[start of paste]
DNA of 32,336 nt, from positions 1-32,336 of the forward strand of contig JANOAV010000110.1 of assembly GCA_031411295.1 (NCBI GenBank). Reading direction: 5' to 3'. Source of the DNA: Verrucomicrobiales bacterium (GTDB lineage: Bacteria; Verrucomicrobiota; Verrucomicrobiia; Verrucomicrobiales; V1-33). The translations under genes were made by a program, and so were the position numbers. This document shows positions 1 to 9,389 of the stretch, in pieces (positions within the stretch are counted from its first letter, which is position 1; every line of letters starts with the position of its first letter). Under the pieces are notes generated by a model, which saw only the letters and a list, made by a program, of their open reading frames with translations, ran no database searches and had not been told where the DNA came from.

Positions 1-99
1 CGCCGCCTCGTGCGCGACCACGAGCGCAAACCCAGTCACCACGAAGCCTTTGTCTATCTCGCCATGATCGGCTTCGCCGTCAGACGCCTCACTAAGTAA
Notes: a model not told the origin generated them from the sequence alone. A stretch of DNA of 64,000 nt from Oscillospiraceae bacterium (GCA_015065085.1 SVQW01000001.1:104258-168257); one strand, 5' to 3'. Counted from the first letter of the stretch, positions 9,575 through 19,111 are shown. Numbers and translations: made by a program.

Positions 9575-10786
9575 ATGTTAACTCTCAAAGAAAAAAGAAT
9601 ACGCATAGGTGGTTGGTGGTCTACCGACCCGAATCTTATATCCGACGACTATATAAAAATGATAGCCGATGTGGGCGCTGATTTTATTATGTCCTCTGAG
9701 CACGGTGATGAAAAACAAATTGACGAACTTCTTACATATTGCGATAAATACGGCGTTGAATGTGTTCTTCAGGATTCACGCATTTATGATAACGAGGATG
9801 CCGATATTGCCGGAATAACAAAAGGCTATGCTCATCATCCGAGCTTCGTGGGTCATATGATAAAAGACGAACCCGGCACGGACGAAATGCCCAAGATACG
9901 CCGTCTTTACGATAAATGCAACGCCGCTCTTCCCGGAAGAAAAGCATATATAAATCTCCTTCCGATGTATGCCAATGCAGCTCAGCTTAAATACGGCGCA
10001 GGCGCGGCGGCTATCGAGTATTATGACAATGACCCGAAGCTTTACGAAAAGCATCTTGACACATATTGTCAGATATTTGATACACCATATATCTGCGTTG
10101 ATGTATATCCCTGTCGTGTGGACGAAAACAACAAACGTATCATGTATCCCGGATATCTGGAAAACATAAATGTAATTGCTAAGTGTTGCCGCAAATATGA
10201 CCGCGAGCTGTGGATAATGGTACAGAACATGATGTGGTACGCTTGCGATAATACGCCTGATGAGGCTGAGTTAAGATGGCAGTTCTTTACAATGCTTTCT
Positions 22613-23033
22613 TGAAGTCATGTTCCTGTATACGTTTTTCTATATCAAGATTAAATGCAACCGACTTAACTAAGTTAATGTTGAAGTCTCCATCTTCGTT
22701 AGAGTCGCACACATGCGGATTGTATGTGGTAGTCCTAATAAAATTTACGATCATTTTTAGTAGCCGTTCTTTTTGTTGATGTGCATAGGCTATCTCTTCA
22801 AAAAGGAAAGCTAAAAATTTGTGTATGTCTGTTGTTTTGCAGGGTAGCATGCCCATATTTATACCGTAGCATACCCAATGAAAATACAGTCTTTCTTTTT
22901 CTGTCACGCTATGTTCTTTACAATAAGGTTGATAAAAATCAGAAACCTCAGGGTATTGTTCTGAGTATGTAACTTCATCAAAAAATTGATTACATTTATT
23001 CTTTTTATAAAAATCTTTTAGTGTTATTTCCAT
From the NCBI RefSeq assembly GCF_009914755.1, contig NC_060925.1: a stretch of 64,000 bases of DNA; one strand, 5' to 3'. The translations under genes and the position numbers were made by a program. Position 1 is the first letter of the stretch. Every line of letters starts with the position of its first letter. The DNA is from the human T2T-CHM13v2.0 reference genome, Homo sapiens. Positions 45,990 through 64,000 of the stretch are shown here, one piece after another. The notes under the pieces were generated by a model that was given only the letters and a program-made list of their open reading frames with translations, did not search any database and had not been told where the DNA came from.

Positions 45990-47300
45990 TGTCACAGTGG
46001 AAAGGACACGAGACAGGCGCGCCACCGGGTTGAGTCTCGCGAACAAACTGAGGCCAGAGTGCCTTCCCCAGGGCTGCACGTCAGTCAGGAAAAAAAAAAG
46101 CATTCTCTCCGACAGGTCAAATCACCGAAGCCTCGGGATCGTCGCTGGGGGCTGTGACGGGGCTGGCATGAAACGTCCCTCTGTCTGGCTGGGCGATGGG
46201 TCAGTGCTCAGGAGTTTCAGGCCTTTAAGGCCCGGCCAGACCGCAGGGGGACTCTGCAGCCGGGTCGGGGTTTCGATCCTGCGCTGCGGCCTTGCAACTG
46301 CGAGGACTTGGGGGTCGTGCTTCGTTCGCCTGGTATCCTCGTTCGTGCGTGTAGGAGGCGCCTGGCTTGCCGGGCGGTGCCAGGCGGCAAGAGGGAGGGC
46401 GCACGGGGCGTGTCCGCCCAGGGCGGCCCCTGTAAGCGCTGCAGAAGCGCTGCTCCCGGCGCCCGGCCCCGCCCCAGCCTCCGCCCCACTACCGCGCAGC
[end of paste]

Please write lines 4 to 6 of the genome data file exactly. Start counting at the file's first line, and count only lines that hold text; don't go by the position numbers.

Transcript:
Notes: a model not told the origin generated them from the sequence alone. A stretch of DNA of 64,000 nt from Oscillospiraceae bacterium (GCA_015065085.1 SVQW01000001.1:104258-168257); one strand, 5' to 3'. Counted from the first letter of the stretch, positions 9,575 through 19,111 are shown. Numbers and translations: made by a program.

Positions 9575-10786
9575 ATGTTAACTCTCAAAGAAAAAAGAAT